This guidance has been written for programme managers working in field locations and country offices. It has been designed to support multiple disciplines including MEAL, Emergency Response and Protection. It aims to give practical steps and advise on how to create and disseminate context, age, ability and gender appropriate messages to communities. We have included overall guidance, advice and examples of messages and images which can be adapted and used as necessary. Currently, the guidance is only available in English but it is currently being translated into Arabic, French, Spanish and Portuguese.
During emergency responses, it is imperative that aid agencies communicate PSEA messaging to the communities where they are implementing programmes. Ensuring that everyone (men, women, boys, and girls) know what behaviours they should and should not expect of aid workers – and that aid is always free and should never be given in exchange for financial or sexual gain – is key to PSEA and effective safeguarding. However, getting the message to communities in a safe, appropriate, and effective way can be challenging, not least when safety and security restrictions are put in place.
No person – child or adult – should come to harm as a result of their engagement with a humanitarian organisation or programme. We must ensure and communicate to communities at every appropriate opportunity that the aid sector operates a zero-tolerance approach to any form of abuse, harm, exploitation, or neglect perpetrated by those who have a responsibility to keep children and adults safe.
We know that in emergency situations it is likely that harm, exploitation, neglect, and abuse will increase. Humanitarian crises exacerbate the unequal power dynamic between those in receipt of, and those with access to, aid. Opportunities to abuse therefore also increase.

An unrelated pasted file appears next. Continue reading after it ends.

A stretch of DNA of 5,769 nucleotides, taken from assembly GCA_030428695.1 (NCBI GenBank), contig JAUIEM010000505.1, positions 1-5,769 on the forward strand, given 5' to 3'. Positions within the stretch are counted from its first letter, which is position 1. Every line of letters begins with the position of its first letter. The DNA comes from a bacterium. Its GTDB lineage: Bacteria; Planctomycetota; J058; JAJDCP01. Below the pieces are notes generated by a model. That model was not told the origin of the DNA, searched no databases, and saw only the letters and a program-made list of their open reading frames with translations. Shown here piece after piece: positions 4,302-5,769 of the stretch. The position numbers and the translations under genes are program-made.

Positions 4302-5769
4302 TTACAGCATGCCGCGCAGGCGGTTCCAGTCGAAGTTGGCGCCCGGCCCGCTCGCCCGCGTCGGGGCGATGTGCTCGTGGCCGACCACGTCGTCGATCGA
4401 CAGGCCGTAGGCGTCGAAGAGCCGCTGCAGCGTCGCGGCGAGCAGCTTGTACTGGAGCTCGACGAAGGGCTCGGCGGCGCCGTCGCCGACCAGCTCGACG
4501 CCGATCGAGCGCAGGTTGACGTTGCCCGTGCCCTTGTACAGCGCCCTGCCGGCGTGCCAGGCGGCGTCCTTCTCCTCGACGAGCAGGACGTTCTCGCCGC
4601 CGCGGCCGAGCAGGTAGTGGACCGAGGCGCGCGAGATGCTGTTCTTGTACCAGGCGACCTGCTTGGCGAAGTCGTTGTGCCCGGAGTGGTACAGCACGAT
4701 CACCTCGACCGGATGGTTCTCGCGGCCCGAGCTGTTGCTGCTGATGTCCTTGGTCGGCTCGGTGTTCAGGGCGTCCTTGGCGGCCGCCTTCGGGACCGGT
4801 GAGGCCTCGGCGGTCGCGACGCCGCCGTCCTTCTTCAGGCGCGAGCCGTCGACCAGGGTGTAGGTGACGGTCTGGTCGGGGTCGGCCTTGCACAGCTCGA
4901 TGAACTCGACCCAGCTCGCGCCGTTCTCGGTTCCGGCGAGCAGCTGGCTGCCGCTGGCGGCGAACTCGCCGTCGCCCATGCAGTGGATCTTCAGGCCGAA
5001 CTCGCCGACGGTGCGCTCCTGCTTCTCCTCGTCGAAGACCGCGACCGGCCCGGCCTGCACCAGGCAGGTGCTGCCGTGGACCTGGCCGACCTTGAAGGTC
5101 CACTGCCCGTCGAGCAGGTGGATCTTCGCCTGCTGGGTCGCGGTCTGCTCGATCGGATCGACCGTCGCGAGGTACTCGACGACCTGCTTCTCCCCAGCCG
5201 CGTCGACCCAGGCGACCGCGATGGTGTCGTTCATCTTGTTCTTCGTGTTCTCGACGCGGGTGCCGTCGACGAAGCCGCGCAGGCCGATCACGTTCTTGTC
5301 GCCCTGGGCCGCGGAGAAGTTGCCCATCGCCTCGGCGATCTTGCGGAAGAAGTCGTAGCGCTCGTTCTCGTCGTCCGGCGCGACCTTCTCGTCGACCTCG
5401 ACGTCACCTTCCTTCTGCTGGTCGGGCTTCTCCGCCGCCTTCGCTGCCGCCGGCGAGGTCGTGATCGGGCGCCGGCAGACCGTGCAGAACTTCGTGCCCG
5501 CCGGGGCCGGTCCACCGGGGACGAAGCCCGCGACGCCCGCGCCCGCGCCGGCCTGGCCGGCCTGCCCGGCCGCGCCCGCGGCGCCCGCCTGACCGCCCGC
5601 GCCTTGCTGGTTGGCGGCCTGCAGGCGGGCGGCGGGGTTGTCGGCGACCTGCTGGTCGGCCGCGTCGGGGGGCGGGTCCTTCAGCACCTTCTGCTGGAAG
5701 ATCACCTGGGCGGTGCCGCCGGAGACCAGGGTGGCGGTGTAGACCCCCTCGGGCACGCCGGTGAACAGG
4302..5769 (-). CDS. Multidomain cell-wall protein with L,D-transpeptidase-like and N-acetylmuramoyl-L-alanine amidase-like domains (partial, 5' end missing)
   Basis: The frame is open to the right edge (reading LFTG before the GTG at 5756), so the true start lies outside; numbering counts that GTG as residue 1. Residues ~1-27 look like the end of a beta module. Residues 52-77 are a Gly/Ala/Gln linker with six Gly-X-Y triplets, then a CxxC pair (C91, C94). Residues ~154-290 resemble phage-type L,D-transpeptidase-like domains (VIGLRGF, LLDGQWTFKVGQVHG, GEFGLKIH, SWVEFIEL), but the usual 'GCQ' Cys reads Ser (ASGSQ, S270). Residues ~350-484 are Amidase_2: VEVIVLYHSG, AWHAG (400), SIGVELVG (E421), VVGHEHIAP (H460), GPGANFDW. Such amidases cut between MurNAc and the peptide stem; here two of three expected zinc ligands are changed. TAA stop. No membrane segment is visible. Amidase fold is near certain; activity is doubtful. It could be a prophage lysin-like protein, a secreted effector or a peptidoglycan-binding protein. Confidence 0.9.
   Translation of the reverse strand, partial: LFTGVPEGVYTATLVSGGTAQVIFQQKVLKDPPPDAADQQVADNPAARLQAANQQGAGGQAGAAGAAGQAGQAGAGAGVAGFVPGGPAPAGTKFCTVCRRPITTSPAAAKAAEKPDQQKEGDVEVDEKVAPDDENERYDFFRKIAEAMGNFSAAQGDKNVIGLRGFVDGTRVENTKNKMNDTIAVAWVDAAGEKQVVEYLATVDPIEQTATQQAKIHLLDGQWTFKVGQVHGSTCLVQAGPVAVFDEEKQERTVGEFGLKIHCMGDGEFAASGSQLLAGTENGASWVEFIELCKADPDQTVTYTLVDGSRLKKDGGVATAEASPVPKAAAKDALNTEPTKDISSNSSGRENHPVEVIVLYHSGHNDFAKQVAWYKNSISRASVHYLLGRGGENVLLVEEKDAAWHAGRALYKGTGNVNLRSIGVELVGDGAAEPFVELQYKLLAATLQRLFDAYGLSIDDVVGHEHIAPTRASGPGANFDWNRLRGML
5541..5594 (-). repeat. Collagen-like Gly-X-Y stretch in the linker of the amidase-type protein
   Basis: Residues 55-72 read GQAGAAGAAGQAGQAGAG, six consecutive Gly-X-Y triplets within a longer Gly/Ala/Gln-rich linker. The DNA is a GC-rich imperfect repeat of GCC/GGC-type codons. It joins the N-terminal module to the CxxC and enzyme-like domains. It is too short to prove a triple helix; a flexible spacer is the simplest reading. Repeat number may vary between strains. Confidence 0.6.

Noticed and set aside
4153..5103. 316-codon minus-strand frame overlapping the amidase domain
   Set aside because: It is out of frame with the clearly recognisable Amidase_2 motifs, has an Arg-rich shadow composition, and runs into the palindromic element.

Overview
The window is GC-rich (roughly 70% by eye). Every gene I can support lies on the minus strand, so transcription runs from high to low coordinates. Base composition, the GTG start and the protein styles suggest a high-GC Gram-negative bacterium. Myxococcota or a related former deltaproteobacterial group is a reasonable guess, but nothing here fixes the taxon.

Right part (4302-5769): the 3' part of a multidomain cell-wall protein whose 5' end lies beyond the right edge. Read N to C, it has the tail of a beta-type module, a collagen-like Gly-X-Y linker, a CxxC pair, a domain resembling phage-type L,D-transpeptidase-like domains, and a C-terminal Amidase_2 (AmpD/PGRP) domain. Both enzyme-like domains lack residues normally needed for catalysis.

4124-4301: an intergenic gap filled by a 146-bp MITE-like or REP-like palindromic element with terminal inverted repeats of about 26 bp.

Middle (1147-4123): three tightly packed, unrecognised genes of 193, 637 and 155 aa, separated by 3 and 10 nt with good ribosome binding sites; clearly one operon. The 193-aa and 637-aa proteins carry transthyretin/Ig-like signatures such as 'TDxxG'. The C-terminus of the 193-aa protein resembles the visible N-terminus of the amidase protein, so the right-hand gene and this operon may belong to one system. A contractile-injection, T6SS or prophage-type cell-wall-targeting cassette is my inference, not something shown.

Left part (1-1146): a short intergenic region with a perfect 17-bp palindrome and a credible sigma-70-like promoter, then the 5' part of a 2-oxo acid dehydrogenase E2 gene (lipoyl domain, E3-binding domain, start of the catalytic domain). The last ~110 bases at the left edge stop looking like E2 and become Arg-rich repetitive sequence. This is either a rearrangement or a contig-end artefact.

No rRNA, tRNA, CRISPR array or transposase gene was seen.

Pandemics such as COVID-19 present more opportunities for exploitation and abuse. As the need for aid increases, with supply of and access to aid decreasing simultaneously, these unequal power dynamics are exacerbated further. Concurrently, due to the restrictions placed on movement, domestic violence, intimate partner, and gender-based violence are also likely to increase. This can be heightened as school closures occur, and house- hold stressors increase – such as job losses, economic burden, and caring responsibilities (which surge, especially for women and adolescent girls). Children and adults with disabilities are at an increased risk of being harmed, abused, or exploited due to perceived power dynamics and their reduced opportunity to report concerns, when compared with their non-disabled peers. Humanitarian workers should be mindful of the increased risk to certain groups, know what signs of abuse to look for and champion the rights of at-risk groups in all settings, especially high-risk ones. Furthermore, if parents / carers are forced to self-isolate or are hospitalised, the risk of exploitation for children will increase. For some, this will result in them resorting to negative coping mechanisms such as early marriage, forced labour, trafficking and sex work.
Given the high-risk environment presented by a humanitarian emergency, and the associated increase in opportunities for exploitation and abuse, it is vital that we ensure we are doubling-down on our safeguarding and PSEA messaging within communities – to more effectively prevent harm, and hold perpetrators to account for their actions.
If your organisation works for and with children, then it is high time to check if you have put rigorous child safeguarding measures in place – starting from the top of the organisation, right down to your field staff and outside suppliers. Prevention, after all, is better than lives destroyed because of abuse.